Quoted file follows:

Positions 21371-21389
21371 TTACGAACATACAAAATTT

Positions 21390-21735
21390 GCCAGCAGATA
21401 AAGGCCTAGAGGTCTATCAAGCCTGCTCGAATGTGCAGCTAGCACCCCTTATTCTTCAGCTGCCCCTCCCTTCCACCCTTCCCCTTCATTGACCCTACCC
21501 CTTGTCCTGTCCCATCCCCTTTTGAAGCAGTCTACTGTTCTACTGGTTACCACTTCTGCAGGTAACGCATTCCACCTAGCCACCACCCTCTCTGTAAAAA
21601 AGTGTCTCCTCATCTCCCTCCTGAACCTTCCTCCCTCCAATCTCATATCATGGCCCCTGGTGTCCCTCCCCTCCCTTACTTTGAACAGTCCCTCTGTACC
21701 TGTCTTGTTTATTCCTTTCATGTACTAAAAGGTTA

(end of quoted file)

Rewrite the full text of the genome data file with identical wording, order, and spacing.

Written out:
Positions 21371-21389
21371 TTACGAACATACAAAATTT

Positions 21390-21735
21390 GCCAGCAGATA
21401 AAGGCCTAGAGGTCTATCAAGCCTGCTCGAATGTGCAGCTAGCACCCCTTATTCTTCAGCTGCCCCTCCCTTCCACCCTTCCCCTTCATTGACCCTACCC
21501 CTTGTCCTGTCCCATCCCCTTTTGAAGCAGTCTACTGTTCTACTGGTTACCACTTCTGCAGGTAACGCATTCCACCTAGCCACCACCCTCTCTGTAAAAA
21601 AGTGTCTCCTCATCTCCCTCCTGAACCTTCCTCCCTCCAATCTCATATCATGGCCCCTGGTGTCCCTCCCCTCCCTTACTTTGAACAGTCCCTCTGTACC
21701 TGTCTTGTTTATTCCTTTCATGTACTAAAAGGTTA